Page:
A modification of this instrument, in which the circuit is closed by means of a switch operated by the pressure of the fingers on the pencil instead of by the pressure of the penoil on the paper, is made by me the subject of another application.
The operation of the parts above described is as follows: The sending operator adjusts the message-tape, (perforated beforehand in any suitable manner,) winds the feed-train, and closes the switch-lever 2, thereby closing the circuit through the corresponding stylus K, the sheet of paper G, metal drum-frame, bell B, and battery L. The resistance of the paper on the drum is so great that the magnet M is not energized, and hence the clockwork is not released. The receiving operator presses knob V once, and thereby causes the drum to rotate sufficiently to perceive clearly the discoloration made by the current in the place occupied by the stylus corresponding to the operated line. He thereupon inserts the plug Y in the corresponding spring-jack W, and thus completes the line, with the exception of the break within the receiving instrument. By pressing the point of the tube to paper the circuit is completed, and a current sutficiently strong to release the mechanism of X causes the paper to be fed, and the circuit will thereupon be controlled by the perforations in the tape. The object of the pencil instrument is so that a means of record ing the ticks as they come in is always at hand without dangerof being out of orderor of requiring delicate adjustment. These ticks or breaks are heard on the audible receiving instrument on the bell, (or, if desired, this is placed elsewhere, as it is merely for convenience s0 placed,) and as these are counted the number of the breaks in each group can easily and rapidly be recorded in numerals instead of being thereafter counted as spots or spaces on a printing-register tape. The contacts within the tube are so arranged that the pressure on the writing-point may vary considerably without breaking the circuit.
Figs. 2, 3, and 7 show details and variations of what has already been described.
Fig. 2 shows a plate of wood, iron, or other suitable material which is fastened to a stand or a wall, and the terminal wires for the signaling instrument are connected to metal plates G. Attached to corresponding points in the framework of the signaling instruments are other pieces of metal H, which form the terminals of the circuits in the instrument. At each corner are seen screw-holes P, by means of which the back plate and the frame can be fastened together, and when so fastened the circuit connections are automatically made without further necessity for putting wires in binding-screws or making splices, &c. If the parts are made interchangeable, a further advantage lies in the fact that new instruments can be quickly and safely inserted by those ignorant of the circuits and connections. In Fig. 8 there is a modification of this back contact, which of course is equally applicable to signal-receiving apparatus, and in another application I show a construction thereof wherein the contact also serves to hold the parts together.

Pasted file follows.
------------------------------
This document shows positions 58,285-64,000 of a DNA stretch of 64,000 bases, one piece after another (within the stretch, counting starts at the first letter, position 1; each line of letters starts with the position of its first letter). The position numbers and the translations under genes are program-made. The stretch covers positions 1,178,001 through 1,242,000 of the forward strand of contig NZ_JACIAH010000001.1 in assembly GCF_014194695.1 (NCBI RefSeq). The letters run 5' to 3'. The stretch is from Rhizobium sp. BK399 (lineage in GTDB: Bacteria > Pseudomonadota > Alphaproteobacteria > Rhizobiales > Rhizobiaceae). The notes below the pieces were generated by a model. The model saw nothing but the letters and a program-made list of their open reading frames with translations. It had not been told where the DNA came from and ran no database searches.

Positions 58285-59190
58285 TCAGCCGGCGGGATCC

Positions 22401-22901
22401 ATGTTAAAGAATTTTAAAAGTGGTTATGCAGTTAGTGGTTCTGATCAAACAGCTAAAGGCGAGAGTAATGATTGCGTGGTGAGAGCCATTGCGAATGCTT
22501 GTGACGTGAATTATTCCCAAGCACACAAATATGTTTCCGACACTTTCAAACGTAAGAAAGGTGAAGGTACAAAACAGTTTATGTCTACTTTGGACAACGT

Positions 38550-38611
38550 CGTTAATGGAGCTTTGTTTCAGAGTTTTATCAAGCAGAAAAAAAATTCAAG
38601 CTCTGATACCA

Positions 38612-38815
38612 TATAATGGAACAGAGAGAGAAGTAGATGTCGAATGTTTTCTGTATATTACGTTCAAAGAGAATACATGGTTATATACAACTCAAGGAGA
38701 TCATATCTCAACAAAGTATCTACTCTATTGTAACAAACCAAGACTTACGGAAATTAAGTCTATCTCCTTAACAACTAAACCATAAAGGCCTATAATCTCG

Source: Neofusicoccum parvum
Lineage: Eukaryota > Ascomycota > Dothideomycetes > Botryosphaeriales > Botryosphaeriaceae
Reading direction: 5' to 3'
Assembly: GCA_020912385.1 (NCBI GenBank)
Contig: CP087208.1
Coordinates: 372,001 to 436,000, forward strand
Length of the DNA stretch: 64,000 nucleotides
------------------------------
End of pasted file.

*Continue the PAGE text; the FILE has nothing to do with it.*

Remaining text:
Fig. 3 is a modification of the signal-transmitter of Fig. l. A step-by-step-actuated electromotor takes the place of the clockwork and IIO the signals are received at the receiving-station in a manner analogous to that shown in before-mentioned Patent No. 292,115 and in a pending application for a district-box. At each demagnetization of the magnet M the ratchet-wheel J is moved one step and carries with it the gear-wheel meshing with a rack L, which causes this to move one step, and during this progression the contact brush or point S is carried over the character-blocks N,(enlarged in Fig. 4,) and thus transmits to the receiving operator signals at each break, which is caused whenever a notch in N passes under S. These pieces N can be inserted at will bythe operator, and thus the signals may be varied.
Of course it is evident that the messagetransmitting mechanisms of Figs. 1 and 3 are interchangeable, the pertinent essential feature of difference being that the apparatus shown in Fig. 1 is operated after a single impulse from the receiving-station, while that of Fig. 3 requires as many receiving-impulses as there are individual signals or parts of signals. 1
Fig. 7 is another instance ofand a modification of the signal-receiver of Fig. 6. A slide P is carried on "a horizontal bar insulated from the metal bed R, on which rests a strip or cord of chemically prepared paper S. In the slide P is drilled a hole, loosely fitting within which is carried the stylus N, of suitable metal, chemically cooperating with the solution in which the paper has been moistened to form discolored (lots or dashes wherever they touch whenever-the circuit is closed. The weight of this pin N is'sufficient to cause it to drop upon the paper with sufficient force to close the circuit at the paper, or, if preferred, a weak spring may be made to do this. The pin-carrying slide P is fastened to a cord, the other end of which is wound around a coiled spring-drum O, which is prevented from running down too rapidly when the spring is wound by the train and fan escapement shown. hen it has run down, it brings the stylus-point to rest upon the rubber block R,thus breaking the circuit. The operation of this recorder is as follows: When the operator wishes to cause the distant signal to transmit and this receiver to record, he grasps the pin and, lifting it slightly,(so as to keep the point from the paper,) he draws it to the end of the rod Q and permits it to drop and at the same time to be drawn back by the cord and train. As it drops it closes the circuit, and as it is drawn back uniformly it produces a record of the dots and dashes.
In practice I prefer to put the stylus of the annunciator within an inch of the surface of the liquid in the trough, as then the capillarity of the paper will keep it sufficiently moist, and by the time the rotation has brought a spot once more under the stylus the former marks will have faded, so as not to interfere with the later ones. A glass frame covers the annunciators.